For the rest of this year and most of the next, I’ll be sharing a section each week from THE FRICKEN MAP IS UPSIDE DOWN , my latest book. From start to finish, from my heart to yours. From the big comfy chair.
You’re just in time for week two of this free series. So go ahead and get settled into your own comfy chair, grab a mug of something nice to drink, and read on.
(The following content is excerpted from The Fricken Map is Upside Down: Notes from a spiritual journey, by Carrie Triffet © Copyright 2019.)
It’s all fun and games until somebody loses an ‘I’
With a toss of her head, the woman across from me flipped back the curtain of blond hair from her right eye. It was the sort of haircut designed for one-eyed living. The sort of haircut that would drive me mad if it were mine. She smiled warmly across the café table and regarded me with one-and-a-half eyes, her tresses falling right back into their preferred spot.
‘Who is the ‘me’ that would be driven mad by this haircut?’ She inquired patiently.
I sighed. It was my own damn fault. Steve and I had been wanting to broaden our circle of acquaintance. Genuinely fond as we were of the local villagers in our corner of the English countryside, we found ourselves forever feeling like exotic specimens, seemingly the only tree hugging, Source-loving, moonstruck metaphysical types in a ten mile radius. I guess we were craving the company of like-minded souls. People on a spiritual path.
Steve had recalled her name from the distant past, a woman who had once been active in the local non-dual Awareness community. With a little diligent research, I found her on LinkedIn. As a job title, her profile had stated ‘Living from pure Awareness’ or something like that. I had taken it to be an aspirational statement. As it turned out she really was living from pure non-dual Awareness, and had been for decades.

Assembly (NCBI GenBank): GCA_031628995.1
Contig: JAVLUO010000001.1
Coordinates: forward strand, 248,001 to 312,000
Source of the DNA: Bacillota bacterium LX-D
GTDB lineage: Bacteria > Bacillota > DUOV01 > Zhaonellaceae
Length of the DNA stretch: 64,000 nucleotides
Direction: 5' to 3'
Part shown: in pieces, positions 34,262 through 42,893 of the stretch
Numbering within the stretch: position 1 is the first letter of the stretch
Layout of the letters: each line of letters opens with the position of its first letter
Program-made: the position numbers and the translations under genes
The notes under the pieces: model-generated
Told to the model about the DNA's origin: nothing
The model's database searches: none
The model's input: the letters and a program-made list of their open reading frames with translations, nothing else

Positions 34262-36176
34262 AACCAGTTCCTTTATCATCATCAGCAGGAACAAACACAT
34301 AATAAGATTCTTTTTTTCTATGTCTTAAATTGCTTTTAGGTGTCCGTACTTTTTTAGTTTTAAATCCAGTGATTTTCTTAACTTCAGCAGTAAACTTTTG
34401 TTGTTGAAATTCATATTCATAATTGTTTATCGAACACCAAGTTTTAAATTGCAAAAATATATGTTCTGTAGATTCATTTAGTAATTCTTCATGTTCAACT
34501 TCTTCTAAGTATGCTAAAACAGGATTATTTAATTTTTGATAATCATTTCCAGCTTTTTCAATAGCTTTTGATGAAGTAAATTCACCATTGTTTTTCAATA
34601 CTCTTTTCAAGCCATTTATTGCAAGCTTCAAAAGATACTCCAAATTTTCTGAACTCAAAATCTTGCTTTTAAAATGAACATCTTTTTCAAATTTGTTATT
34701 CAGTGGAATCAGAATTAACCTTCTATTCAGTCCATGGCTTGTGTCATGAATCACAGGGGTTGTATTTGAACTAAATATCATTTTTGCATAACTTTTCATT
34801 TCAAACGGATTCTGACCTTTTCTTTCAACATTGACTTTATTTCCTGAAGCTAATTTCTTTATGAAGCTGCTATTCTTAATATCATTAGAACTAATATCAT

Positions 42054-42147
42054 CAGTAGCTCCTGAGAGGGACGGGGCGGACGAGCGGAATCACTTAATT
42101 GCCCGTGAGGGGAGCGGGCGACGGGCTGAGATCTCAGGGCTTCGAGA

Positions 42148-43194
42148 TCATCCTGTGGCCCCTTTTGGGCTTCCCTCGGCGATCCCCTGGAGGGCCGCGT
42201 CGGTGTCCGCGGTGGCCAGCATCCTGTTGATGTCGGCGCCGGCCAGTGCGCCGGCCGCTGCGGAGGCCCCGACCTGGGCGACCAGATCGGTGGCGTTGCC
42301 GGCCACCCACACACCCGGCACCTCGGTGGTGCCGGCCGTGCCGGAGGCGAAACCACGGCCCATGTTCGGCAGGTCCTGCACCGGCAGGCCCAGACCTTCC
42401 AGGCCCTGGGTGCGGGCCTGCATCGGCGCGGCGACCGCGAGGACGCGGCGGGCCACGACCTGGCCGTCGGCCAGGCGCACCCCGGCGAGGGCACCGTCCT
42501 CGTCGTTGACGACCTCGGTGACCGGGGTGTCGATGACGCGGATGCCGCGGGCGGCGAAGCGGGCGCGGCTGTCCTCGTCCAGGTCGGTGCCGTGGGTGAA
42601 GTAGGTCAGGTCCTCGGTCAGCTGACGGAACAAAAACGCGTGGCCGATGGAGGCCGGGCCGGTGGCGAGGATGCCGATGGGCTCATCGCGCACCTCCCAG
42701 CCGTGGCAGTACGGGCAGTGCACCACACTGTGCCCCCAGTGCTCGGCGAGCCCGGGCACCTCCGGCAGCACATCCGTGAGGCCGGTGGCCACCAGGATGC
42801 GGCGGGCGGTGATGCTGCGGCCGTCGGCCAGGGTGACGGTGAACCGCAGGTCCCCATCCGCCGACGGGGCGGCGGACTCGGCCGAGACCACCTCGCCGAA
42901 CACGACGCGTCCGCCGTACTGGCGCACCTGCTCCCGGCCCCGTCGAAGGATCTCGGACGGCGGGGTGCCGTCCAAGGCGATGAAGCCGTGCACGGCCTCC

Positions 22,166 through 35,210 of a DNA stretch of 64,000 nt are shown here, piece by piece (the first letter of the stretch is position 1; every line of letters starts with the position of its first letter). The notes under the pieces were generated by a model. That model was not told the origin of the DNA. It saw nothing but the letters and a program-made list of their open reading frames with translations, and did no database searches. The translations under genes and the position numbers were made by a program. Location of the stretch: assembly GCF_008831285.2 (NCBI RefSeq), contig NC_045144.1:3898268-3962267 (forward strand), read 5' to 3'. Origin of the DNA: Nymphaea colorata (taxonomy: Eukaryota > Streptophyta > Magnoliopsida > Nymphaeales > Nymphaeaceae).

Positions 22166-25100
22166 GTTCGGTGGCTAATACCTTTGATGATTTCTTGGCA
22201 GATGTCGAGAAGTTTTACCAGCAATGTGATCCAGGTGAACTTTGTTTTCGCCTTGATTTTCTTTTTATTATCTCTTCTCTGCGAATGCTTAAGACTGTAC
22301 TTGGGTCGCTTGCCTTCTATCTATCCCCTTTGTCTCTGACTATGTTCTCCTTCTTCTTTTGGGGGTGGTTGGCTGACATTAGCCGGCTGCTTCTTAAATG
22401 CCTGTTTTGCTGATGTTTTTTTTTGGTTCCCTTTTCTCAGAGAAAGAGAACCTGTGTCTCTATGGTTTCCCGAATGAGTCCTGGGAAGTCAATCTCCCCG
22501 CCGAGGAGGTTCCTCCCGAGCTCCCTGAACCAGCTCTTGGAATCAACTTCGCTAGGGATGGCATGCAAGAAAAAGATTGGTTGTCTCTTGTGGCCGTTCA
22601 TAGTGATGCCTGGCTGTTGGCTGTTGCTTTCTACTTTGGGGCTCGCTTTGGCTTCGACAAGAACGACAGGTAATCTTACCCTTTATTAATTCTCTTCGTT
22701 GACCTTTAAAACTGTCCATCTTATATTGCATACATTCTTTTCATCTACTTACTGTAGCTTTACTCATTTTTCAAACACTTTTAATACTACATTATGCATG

She was of that rare breed, one who suddenly becomes enlightened in the middle of doing algebra homework, or cleaning the litterbox, or whatever. One day she spontaneously woke up, and all sense of a personal self crumbled away forever into the void. She still went through the motions of living a life, raising a family, holding a job. Yet no person was present for any of it. Nobody was thinking, yet thought was occurring. Nobody was making peanut butter sandwiches for a toddler, yet sandwiches were made. Life, in the shape of a soft-spoken woman with an asymmetrical haircut, was happening all by itself.
This complete loss of personal identification is seemingly the holy grail of the non-dual path, and for many years she had obligingly worked with eager seekers who hoped to experience for themselves that same stateless state. Even though, as she would tirelessly point out to them, there is nothing to experience. Experience is happening, but there is no experiencer.
Not unreasonably, she had assumed Steve and I had invited her out for coffee because we wanted some relentless non-dual pointing toward truth. In fact we invited her out for coffee because we like coffee. After a good hour and a half of no conversational statement left unchallenged—Who is the ‘I’ that feels burned out? Burnout is simply happening—we thanked her and made our exit.